In our business connection with the work of God, and in handling sacred things, we cannot be too careful to guard against a spirit of irreverence; never, for an instant, should the word of God be used deceitfully, to carry a point which we are anxious to see succeed. Honor, integrity, and truth must be preserved at any cost to self. Our every thought, word, and action should be subject to the will of Christ. Levity is not appropriate in meetings where the solemn work and word of God are under consideration. The prayer has been offered that Christ shall preside in the assembly, and impart His wisdom, His grace and righteousness. Is it consistent to take a course that will be grievous to His Spirit and contrary to His work? GW 447.2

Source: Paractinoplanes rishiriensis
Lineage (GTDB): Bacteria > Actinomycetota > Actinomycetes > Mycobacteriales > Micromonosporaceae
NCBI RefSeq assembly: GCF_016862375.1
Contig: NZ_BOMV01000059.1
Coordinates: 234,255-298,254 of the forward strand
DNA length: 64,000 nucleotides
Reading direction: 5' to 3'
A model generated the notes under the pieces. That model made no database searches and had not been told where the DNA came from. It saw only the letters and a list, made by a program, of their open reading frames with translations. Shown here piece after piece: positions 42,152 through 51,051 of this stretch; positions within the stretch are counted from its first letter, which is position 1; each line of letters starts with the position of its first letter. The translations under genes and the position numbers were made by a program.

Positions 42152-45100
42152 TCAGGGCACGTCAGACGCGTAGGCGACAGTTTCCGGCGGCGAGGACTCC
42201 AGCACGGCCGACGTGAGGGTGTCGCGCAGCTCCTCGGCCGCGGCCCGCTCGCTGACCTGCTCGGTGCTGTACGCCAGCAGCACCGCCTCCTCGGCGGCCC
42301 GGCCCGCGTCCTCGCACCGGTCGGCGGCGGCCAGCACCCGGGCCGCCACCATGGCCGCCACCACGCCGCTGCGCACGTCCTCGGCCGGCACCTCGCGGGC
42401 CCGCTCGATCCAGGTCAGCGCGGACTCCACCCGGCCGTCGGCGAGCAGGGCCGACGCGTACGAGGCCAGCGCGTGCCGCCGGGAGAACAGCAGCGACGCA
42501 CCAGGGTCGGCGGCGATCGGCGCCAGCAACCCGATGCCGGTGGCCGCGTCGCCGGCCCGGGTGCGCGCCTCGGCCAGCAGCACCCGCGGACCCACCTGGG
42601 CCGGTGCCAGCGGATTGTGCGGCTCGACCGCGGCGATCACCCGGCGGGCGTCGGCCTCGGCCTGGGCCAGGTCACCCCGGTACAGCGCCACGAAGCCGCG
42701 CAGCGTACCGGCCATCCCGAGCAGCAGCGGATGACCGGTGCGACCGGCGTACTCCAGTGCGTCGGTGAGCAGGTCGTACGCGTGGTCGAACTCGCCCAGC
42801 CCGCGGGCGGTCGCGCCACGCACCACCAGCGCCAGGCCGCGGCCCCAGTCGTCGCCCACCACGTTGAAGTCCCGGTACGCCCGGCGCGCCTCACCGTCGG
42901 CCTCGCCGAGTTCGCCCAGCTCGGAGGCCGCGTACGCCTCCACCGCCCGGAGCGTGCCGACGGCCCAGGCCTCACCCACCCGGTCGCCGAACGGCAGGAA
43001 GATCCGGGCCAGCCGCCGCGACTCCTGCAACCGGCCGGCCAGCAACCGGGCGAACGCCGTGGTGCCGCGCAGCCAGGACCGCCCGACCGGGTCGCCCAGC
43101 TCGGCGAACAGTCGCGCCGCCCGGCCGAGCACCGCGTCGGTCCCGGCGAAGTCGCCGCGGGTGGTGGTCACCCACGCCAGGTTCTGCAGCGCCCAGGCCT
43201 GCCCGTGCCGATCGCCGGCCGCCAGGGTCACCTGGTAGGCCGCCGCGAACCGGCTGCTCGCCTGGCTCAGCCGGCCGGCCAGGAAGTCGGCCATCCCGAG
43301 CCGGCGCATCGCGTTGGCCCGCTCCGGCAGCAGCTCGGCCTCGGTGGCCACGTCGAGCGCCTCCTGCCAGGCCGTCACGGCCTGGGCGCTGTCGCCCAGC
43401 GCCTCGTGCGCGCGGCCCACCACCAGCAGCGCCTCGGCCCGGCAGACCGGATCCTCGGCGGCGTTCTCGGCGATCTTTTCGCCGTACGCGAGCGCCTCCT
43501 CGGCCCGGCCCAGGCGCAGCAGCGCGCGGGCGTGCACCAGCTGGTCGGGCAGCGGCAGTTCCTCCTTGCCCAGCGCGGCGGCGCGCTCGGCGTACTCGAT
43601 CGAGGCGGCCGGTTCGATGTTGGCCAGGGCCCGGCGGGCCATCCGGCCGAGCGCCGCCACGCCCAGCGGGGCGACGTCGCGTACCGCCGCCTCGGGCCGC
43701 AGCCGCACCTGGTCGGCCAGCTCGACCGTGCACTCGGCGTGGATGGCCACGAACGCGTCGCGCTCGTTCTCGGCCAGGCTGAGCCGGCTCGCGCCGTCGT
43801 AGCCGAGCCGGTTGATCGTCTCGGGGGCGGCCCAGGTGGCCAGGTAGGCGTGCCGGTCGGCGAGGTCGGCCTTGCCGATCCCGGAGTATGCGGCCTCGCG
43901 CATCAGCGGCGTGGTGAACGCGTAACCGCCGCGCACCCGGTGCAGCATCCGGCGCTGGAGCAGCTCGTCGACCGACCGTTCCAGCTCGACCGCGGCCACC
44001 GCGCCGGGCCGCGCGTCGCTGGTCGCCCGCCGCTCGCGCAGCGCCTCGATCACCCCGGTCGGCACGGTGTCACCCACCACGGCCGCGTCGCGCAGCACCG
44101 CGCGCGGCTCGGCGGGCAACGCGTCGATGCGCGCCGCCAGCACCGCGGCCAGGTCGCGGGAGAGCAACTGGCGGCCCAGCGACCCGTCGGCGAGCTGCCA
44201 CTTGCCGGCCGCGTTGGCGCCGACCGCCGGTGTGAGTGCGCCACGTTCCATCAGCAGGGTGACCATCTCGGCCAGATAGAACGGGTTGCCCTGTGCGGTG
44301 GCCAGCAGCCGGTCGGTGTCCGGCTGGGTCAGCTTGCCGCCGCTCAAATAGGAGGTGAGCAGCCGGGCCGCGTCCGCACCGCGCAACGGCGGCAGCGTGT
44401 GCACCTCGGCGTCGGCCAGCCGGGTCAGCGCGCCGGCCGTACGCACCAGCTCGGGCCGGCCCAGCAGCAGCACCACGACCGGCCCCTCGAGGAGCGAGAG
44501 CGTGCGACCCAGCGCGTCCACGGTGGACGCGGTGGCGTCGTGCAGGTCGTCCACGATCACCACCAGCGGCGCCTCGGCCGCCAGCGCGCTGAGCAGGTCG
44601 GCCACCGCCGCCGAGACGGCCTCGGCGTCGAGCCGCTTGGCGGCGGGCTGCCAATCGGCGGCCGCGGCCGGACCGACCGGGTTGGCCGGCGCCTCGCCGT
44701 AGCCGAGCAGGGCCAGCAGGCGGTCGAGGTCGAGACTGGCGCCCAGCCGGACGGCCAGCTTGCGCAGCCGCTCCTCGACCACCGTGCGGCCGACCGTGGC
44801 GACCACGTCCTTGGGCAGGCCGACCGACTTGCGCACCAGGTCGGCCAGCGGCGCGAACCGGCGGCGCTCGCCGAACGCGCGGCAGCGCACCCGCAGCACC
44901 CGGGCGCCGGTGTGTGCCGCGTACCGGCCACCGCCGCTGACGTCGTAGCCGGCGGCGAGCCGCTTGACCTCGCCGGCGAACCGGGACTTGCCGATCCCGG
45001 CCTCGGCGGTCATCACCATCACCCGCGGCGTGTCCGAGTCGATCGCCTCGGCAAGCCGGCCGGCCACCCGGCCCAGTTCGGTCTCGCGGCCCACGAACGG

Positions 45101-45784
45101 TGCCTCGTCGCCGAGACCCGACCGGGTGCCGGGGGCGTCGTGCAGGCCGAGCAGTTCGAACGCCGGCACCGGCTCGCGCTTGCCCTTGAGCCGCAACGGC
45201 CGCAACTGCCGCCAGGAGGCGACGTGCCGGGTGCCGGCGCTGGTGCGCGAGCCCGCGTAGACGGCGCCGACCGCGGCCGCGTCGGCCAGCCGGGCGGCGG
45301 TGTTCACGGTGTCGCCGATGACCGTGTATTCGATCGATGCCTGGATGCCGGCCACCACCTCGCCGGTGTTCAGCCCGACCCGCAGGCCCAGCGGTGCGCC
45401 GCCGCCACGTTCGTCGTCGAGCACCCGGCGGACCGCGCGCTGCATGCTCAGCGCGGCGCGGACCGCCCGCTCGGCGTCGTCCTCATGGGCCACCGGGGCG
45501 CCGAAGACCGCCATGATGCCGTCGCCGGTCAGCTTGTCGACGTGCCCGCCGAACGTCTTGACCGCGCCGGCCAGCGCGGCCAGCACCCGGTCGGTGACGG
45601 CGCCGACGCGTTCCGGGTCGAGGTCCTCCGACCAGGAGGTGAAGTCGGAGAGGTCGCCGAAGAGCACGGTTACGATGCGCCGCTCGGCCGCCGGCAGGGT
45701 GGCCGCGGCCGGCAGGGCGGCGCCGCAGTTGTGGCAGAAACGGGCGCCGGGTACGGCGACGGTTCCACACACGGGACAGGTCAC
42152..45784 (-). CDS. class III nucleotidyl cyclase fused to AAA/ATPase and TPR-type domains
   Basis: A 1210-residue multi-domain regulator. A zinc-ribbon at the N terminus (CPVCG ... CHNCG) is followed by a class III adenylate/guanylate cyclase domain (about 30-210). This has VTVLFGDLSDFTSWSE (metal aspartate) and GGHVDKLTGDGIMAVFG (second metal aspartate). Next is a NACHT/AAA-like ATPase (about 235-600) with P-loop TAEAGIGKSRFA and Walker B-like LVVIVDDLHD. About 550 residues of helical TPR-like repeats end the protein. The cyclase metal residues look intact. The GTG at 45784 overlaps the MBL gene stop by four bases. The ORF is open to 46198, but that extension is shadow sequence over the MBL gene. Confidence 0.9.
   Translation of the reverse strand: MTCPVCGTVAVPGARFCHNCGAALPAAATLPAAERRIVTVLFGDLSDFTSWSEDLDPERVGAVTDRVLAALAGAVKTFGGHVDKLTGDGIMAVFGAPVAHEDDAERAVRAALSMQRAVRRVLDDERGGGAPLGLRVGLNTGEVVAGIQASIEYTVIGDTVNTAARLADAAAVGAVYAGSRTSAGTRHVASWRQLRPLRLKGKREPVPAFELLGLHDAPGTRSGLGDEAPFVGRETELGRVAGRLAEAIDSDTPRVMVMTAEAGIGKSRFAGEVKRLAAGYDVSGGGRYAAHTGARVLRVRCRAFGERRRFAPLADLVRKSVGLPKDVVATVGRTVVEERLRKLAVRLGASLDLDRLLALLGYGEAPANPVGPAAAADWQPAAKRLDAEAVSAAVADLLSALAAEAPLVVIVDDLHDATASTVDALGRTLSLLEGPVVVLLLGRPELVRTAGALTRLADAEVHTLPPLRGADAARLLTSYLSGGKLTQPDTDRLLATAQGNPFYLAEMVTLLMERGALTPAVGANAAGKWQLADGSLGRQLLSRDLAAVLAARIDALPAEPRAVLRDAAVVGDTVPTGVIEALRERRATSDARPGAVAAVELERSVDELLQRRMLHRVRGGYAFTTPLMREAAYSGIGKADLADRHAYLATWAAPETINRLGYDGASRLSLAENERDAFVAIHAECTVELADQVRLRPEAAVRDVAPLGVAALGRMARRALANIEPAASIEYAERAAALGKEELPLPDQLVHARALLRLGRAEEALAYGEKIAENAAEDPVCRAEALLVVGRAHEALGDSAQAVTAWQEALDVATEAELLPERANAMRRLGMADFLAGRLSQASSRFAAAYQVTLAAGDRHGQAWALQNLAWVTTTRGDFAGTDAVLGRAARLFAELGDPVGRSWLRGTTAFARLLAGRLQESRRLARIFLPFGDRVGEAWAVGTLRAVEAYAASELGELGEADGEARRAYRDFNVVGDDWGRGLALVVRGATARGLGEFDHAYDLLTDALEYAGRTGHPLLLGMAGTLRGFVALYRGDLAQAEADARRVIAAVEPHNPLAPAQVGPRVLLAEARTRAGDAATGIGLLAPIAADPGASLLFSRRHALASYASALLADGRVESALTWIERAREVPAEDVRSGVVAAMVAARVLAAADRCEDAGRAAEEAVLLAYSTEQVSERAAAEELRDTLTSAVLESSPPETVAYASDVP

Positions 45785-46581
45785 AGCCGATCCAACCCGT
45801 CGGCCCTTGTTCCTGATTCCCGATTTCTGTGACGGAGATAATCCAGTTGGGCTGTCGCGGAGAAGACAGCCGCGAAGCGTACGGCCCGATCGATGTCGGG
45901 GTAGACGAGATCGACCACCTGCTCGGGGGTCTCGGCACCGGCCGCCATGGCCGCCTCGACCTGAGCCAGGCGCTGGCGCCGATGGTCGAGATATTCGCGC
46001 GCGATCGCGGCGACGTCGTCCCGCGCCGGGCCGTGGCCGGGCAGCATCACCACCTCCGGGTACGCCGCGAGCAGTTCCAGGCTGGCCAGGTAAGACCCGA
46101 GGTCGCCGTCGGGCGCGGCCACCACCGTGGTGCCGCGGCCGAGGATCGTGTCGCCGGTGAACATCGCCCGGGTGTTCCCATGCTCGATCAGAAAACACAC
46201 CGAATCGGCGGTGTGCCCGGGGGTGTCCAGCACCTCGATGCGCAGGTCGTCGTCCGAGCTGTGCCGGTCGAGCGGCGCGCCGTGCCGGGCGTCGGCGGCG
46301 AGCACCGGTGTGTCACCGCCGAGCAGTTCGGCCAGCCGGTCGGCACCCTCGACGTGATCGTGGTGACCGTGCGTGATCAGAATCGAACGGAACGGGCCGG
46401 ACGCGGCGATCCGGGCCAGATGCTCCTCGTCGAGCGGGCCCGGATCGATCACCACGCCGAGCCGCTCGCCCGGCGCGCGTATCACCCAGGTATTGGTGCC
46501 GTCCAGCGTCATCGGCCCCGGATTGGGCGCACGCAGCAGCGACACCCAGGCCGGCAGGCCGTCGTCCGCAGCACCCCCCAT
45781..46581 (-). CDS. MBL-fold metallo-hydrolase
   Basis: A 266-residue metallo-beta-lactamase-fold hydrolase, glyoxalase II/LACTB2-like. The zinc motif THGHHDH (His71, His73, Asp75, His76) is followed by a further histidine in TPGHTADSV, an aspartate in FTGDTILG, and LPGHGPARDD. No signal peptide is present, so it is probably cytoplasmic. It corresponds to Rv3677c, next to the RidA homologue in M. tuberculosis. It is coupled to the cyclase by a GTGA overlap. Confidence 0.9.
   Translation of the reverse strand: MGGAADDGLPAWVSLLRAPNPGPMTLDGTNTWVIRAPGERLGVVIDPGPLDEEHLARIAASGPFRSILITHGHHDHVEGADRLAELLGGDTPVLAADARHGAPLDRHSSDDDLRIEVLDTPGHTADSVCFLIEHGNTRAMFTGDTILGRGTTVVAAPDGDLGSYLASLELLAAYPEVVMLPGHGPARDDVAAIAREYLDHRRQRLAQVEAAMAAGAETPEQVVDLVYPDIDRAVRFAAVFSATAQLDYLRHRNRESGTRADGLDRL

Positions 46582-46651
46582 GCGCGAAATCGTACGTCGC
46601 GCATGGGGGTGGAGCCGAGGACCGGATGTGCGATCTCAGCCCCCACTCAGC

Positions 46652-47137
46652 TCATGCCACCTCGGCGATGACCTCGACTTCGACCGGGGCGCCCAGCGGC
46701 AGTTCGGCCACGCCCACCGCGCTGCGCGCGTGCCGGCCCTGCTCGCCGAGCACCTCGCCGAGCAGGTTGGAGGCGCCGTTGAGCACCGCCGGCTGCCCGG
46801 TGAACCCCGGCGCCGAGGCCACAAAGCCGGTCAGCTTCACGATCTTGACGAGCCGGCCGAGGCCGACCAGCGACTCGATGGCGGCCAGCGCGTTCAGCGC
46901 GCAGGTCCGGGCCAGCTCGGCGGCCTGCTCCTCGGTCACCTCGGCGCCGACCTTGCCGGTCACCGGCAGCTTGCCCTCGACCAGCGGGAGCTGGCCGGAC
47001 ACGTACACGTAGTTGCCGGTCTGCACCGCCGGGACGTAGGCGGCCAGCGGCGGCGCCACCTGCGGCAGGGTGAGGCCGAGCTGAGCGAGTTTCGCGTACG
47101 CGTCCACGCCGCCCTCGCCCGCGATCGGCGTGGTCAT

Let us bear in mind that Jesus is in our midst. Then an elevating, controlling influence from the Spirit of God will pervade the assembly. There will be manifested that wisdom which is “from above,” which is “first pure, then peaceable, ...full of mercy and good fruits,” [James 3:17.] which cannot err. In all the plans and decisions there will be that charity that “seeketh not her own;” that is “not easily provoked;” that “thinketh no evil;” that “rejoiceth not in iniquity, but rejoiceth in the truth;” that “beareth all things, believeth all things, hopeth all things, endureth all things.” [1 Corinthians 13:5-7.] GW 448.1

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Ellen G. White
Testimonies for the Church, vol. 5, 418